Many of us have stood in front of the toothpaste shelf in the supermarket scratching our heads in bewilderment at the range of choice. Which one should we buy? Do we need tartar control? Cavity protection? Whitening? Sensitive? All of them rolled into one? With the combinations on offer, it can be hard to decide which one is right for us.
The truth is that most toothpastes are made of the same basic ingredients:
- Detergent – kills bacteria and forms those frothy suds we see when brushing
- Thickening agents – makes the toothpaste into a thick, useable paste
- Artificial sweeteners and flavourings – makes the toothpaste palatable and leaves us with a fresh sensation
- Anti-drying agents – keeps the toothpaste smooth and prevents it drying out
- Abrasives – gently scrub the surface of the teeth to help remove food and stains
- Fluoride – protects your teeth from cavity-making plaque acids by strengthening the enamel
Active ingredients can be added to this generic mix to create a toothpaste that combats specific dental problems. A few examples of targeted toothpastes are:
Sensitive toothpaste contains active ingredients that help to numb the pain when hot or cold substances hit the sensitive areas of a tooth. It can take several weeks of use before you start to feel the benefit but it can be quite effective in dulling painful sensation. However, if your teeth are very sensitive it might be a sign that you have dental problems that require attention, so it’s worth seeing your dentist to find out the underlying cause.
Tartar is a hard substance that forms on the teeth when plaque is not properly removed through brushing, particularly along the gum line. Tartar control toothpaste has active ingredients that help prevent plaque from becoming tartar but if you already have tartar on your teeth you will need to have it removed by the dentist – it’s such a hard material that toothpaste alone just isn’t up to the job.
The trend for bright white teeth has meant that toothpaste manufacturers have introduced many more of these products in recent years. They contain abrasive ingredients that work by scratching the surface of the enamel to remove stains and can whiten teeth to a degree. However, there are concerns that long term use can result in thinning of the protective enamel and it can also dull veneers and crowns. A more effective alternative is to visit your dentist and ask about the professional tooth whitening procedures they offer.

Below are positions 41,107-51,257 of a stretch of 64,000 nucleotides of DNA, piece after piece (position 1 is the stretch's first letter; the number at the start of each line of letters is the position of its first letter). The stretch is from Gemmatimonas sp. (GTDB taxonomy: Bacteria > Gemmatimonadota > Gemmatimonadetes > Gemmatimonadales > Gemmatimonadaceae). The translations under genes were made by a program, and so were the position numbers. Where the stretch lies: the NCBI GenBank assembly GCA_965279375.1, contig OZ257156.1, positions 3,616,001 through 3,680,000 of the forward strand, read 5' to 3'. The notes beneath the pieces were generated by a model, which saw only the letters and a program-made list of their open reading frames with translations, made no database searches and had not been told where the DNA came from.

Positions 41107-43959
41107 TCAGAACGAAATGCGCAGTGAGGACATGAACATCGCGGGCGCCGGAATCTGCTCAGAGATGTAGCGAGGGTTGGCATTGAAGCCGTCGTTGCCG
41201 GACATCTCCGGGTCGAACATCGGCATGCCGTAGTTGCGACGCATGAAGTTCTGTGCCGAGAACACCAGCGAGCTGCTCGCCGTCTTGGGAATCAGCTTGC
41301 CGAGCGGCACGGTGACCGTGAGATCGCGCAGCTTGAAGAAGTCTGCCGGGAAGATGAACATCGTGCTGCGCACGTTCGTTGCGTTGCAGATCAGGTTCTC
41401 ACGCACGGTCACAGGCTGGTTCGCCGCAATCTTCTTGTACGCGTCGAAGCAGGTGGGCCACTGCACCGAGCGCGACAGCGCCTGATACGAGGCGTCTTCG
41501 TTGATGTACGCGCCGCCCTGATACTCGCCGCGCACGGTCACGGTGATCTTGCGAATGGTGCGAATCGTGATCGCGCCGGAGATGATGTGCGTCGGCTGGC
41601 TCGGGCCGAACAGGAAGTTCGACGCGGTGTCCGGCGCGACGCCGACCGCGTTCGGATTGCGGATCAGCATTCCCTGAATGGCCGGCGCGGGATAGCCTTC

It really does matter that children use a toothpaste specifically aimed at them. Too much fluoride can pose a risk to children’s health so their toothpaste is made with much lower levels of fluoride than the adult version. It is also formulated to be less abrasive to little teeth which helps prevent enamel erosion and, perhaps most importantly, it comes in a range of tasty flavours designed to tempt reluctant brushers!
If you have a particular dental problem, a toothpaste that targets this specifically might well be the right one for you but there also toothpastes that offer multiple benefits or even all-round protection. Most toothpastes on the market are formulated to keep your teeth healthy and in general terms, as long as they’ve been approved by the British Dental Association (and taste nice) you won’t go far wrong!
The best way to ensure that your toothpaste is a good choice for your particular dental needs is to check with your dentist. As well as giving you guidance on commonly available toothpastes, they can also advise you on any specialist tooth cleaning products that you may need for specific problems. For any advice, you can contact us on 01239 820083.